Damien March, the main character, is an expatriate American living in London and working for the BBC. Although he's had no contact with his uncle Patrick for twenty years, he finds himself the sudden beneficiary of his uncle's estate on Ionia, a fictional island off Cape Cod, an island which resembles Martha's Vineyard of the past. The only catch is that he must not change the interior of the house, which is packed with bric-a-brac. When he decides to spend six months living in the house, he discovers several unpublished stories by his uncle, all concerning Mycroft Holmes, Sherlock Holmes's mysterious brother, who has committed a terrible crime, but for worthy reasons. The parallels Damien sees between Mycroft Holmes's relationship with Sherlock and his uncle Patrick's relationship with Damien's father lead him to investigate the crime and, ultimately, to come to a new understanding of what family means and what its enduring values may be.
It is possible that this fictional story reflects either directly or obliquely on the author's own relationship with his author-father, Paul Theroux, his author-uncle Alexander Theroux, his British TV-host-brother Louis, and the relationship of the elder Theroux brothers with each other. While these overlaps will provide tantalizing and fertile grounds for biographers, they are irrelevant to one's enjoyment of this narrative. Marcel Theroux, however, certainly seems to welcome such speculation by setting of this novel off Cape Cod, where Paul Theroux lives, and by his references to Medford, where the elder Theroux authors grew up. The accurate Cape Cod descriptions, the "Yankee spirit," and the unpretentious lives so well illustrated by the peripheral characters here add immeasurably to the realism of this delightful study of family values. A captivating novel. Mary Whipple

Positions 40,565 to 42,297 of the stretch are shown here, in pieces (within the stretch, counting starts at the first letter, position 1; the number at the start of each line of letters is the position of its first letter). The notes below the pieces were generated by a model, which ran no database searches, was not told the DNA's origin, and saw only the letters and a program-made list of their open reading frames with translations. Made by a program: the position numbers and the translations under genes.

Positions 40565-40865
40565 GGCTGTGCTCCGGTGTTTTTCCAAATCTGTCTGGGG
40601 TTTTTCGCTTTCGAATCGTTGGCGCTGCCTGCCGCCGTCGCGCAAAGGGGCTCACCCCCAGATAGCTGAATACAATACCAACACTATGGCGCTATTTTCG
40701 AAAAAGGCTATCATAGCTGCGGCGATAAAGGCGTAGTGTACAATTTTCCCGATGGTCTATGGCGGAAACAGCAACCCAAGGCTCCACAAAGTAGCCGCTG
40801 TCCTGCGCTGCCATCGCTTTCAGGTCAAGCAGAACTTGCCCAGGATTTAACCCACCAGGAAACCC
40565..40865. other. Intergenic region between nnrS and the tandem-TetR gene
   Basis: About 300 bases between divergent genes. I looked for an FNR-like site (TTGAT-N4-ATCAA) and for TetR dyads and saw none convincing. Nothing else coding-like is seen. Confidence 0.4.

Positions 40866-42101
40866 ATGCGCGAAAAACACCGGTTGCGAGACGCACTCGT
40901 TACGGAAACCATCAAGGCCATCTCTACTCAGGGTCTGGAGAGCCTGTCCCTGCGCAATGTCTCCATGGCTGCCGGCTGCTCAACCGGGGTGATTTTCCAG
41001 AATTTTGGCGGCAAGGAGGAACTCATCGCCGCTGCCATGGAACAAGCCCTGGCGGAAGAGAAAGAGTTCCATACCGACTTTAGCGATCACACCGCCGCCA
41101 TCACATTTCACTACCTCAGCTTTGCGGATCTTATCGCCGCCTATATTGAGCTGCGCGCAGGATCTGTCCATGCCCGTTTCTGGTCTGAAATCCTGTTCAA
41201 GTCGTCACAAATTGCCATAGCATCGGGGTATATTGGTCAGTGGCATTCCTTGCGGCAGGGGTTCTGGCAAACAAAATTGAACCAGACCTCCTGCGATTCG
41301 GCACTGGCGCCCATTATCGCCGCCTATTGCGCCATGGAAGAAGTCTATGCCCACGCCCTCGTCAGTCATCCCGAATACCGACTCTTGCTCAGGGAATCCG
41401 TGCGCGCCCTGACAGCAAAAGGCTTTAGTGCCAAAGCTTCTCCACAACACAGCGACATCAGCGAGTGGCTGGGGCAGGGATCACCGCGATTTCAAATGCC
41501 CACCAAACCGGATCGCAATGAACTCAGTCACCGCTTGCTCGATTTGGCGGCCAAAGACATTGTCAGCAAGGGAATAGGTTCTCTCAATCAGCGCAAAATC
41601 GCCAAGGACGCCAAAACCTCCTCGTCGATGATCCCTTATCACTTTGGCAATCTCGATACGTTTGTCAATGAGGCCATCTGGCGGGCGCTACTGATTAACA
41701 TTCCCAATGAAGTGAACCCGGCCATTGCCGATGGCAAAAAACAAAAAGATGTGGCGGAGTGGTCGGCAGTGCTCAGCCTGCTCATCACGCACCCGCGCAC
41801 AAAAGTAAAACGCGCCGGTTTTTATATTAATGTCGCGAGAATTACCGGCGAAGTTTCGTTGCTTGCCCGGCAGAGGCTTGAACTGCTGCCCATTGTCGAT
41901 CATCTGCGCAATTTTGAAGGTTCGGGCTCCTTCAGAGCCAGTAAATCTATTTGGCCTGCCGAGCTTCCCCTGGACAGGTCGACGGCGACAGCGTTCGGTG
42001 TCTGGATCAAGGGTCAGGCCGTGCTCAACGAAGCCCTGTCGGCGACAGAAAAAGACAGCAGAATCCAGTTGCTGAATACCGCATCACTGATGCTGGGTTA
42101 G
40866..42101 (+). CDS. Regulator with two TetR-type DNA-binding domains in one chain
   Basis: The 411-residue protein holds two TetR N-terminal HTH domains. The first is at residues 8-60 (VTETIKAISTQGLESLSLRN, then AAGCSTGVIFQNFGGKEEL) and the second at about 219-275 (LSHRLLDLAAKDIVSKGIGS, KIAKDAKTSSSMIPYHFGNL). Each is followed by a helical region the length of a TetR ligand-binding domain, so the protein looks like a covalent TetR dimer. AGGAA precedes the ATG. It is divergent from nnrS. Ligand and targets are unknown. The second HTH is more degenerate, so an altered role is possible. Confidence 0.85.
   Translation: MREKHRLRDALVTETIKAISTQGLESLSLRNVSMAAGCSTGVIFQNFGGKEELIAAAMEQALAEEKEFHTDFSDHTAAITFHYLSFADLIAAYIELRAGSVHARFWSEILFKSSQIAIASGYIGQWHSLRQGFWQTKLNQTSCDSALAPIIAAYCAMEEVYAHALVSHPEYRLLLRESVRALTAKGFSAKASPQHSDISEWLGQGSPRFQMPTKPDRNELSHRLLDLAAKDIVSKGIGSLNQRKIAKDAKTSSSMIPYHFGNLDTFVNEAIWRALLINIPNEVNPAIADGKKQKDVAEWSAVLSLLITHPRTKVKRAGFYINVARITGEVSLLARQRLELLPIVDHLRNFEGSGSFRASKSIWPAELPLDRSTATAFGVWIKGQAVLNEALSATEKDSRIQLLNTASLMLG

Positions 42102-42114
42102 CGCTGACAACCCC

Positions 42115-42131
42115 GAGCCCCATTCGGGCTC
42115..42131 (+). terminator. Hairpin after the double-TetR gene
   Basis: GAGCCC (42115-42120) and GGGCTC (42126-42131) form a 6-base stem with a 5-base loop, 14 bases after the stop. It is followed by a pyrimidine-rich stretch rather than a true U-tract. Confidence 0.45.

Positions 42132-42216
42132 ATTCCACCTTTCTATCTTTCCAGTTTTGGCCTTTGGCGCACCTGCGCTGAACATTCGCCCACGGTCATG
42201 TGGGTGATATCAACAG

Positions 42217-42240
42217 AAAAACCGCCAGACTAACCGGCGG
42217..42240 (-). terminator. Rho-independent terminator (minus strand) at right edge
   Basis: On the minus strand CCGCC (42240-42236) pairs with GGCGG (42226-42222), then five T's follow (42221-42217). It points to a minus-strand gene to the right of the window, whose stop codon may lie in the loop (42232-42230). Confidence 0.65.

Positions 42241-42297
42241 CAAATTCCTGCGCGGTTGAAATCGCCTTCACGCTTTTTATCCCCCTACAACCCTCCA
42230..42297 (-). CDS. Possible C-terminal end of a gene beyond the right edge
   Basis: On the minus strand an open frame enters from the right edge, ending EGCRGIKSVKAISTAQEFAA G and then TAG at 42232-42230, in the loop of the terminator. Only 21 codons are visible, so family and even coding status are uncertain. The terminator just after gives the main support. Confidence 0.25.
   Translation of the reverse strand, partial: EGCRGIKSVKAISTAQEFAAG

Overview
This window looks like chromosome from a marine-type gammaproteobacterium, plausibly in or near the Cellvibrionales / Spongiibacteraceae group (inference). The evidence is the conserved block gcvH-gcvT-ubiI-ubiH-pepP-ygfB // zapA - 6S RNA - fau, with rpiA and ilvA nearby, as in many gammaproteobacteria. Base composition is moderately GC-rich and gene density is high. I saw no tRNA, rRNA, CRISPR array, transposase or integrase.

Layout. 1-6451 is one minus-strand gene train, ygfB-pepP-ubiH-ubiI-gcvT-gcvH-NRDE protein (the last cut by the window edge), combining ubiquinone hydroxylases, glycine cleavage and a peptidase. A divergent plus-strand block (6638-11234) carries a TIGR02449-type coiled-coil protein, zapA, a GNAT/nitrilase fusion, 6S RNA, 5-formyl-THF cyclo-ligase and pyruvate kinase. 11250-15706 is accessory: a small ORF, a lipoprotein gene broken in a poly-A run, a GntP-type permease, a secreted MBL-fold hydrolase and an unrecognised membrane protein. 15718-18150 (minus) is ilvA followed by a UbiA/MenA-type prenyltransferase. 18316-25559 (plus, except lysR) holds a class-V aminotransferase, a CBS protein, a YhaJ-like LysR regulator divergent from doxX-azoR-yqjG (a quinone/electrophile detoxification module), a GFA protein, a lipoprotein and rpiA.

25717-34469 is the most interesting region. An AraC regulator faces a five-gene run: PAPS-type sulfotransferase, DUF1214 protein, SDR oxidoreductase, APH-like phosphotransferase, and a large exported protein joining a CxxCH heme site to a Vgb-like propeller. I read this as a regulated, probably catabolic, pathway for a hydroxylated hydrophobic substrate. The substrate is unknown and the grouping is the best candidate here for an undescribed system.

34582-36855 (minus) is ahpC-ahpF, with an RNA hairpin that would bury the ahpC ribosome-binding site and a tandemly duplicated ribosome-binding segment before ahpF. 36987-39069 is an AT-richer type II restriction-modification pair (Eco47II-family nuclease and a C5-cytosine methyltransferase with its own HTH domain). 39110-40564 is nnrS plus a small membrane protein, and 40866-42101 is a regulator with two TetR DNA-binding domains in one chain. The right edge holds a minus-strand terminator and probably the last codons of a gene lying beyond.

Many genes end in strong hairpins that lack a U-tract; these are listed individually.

As he gets accustomed to island life, his deaf neighbors, and living in a house filled with random bric-a-brac, he also muses on his upbringing, his family history, and the meaning of family in general. Mostly he ponders the question of who his uncle was and why his writings grew increasingly bizarre, why he sequestered himself on the island, and why Damien's father and Uncle Patrick had an odd relationship. These internal musings are interrupted by various odd occurrences, such as the disappearances of some of Uncle Patrick's files, a later burglary, and the general oddities of life on the island. Then, about 2/3 of the way into the book, Damien discovers a manuscript of his uncle's called "The Confession of Mycroft Holmes." It's a pastiche of sorts, based on Sherlock Holmes's enigmatic elder brother. The story itself is faithfully rendered in faux-Victorian prose, and characters in it appear to parallel some on the island. Damien starts to think there's a connection between the story and his uncle's odd life, and the investigation leads to a surprising (to him, if not to the reader) discovery. The book ends rather disappointingly abruptly after this revelation, but is nonetheless extremely enjoyable. Lightly written in a musing tone, and dolloped with sly wit, Theroux's second book makes the reader anxious for more. In a time when accolades are mainly gathered by sprawlingly undisciplined tomes like The Poisonwood Bible and The Blind Assassin, Theroux's slim work proves that yes, sometimes less is more.